It's hard to believe, but before acquiring New York drugstore giant Duane Reade in February 2010, Walgreen Co. had no loyalty program, even as countless competitors, including Rite Aid and CVS, aimed to grab more consumer dollars through their own programs.
Today, Walgreens has finished integrating its now year-old Balance Rewards system across Walgreens and Duane Reade stores, and has branched out into collecting information on its customers' physical activity by linking their exercise-tracking devices to their loyalty accounts.
Getting there was a tough task.
"It was one of the largest -- if not the largest -- technology projects that we put in place," said Adam Holyk, VP of insights and analytics at Walgreen Co., which purchased Duane Reade in a transaction valued at $1.08 billion. Now the company claims to have 85 million members enrolled in the Balance Rewards program, up from a reported 72 million in June.
Epsilon supports transaction processing for Walgreens, and stores its loyalty-points data. Think of Epsilon as the Balance Rewards point bank: When a customer record is created and points added to that account, it happens at the Epsilon level. Epsilon and Walgreens partnered on an earlier pilot program. That pilot was scrapped to focus on the broader Balance Rewards program, which launched nine months later in September 2012.
Killing the earlier loyalty program was risky since it threatened to alienate enrolled customers who had a limited time to use their points before they fell into the memory hole. That fear was outweighed by a desire to create a much more elaborate program to coincide with an upgrade of its point-of-sale system. Combining loyalty and POS projects was a logistical nightmare because it involved rejiggering around 40 internal systems and replacing POS terminals in 8,000 stores with ones that included customer-facing pin pads.
"The single largest [challenge] was the replacement and standardization of all our POS technology," said Mr. Holyk. That allowed the company to maintain and track points and balances in real time, he said. The system also talks to accounting systems that track expenses and sales data, integrates with promotional planning systems, and is linked to call-center and customer-service databases. Customer-service reps "have to have visibility into [customer] points earning," said Mr. Holyk.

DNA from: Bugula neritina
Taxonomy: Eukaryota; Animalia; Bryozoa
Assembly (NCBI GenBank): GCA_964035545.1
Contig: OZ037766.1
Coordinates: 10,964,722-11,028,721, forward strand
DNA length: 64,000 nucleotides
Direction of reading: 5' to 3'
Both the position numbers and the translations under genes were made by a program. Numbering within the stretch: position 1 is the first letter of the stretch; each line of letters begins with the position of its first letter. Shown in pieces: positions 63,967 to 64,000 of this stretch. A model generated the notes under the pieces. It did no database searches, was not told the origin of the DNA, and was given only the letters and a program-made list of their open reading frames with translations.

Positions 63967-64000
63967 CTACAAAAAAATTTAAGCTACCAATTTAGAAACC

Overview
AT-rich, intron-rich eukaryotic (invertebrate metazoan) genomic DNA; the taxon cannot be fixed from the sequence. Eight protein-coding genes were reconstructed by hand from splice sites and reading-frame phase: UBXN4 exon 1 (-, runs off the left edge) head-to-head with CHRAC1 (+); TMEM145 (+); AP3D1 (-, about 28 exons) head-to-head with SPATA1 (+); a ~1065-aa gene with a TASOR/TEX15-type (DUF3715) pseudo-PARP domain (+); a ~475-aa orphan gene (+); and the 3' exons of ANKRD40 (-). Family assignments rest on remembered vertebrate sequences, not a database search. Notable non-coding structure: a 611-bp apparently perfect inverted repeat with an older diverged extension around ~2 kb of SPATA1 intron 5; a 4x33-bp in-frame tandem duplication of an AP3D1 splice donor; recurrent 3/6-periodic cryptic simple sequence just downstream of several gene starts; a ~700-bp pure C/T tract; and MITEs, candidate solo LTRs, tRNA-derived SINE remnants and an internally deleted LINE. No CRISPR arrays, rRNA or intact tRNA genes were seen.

To get into the updated system, customers were asked at checkout if they wanted to join; if they were former Duane Reade loyalty-program members they scanned in their old cards to enter the new database, which revealed some of their profile data on the POS pin pad.
The Walgreens POS database includes information that appears on a receipt tape, such as product SKUs and prices, the time and date of the purchase and payment method, said Mr. Holyk. That info is connected to an ID, "which allows us to understand our customers and really inform our price-promotion and assortment decisions."
Members can also choose to link their physical activity, as tracked by devices such as FitBit and BodyMedia, or products from Withings, which makes scales that measure weight, body composition, heart rate and air quality. The "Steps With Balance Rewards" system offers more points as members add devices and increase activity. Members can also manually self-report their exercise activity.
"This is a market differentiator for Walgreens," said Jeff Mulkey, VP-general manager of marketing technology at Epsilon, which has worked closely with Walgreens on developing its sprawling loyalty program.
Around 1% of Balance Rewards participants, or 868,000 members, are reporting their activities to the program, the vast majority doing it manually rather than transmitting the information via devices, according to Rick Ton, senior manager of brand and program innovation at Walgreen Co. Collectively those users have clocked nearly 25 million miles, scoring more than 330 million rewards points, according to the Walgreens site.
Mr. Ton added Walgreens is not planning to use data from the Steps program for marketing purposes "immediately or potentially ever."
Top line earnings aren't enough to determine the impact of the loyalty effort, especially as these programs improve with time and data. However, for the period ending Aug. 31, Walgreen Co. reported total comparable store sales rose 4.6%, and though customer traffic in comparable stores dropped around 2%, basket size grew 3.6%.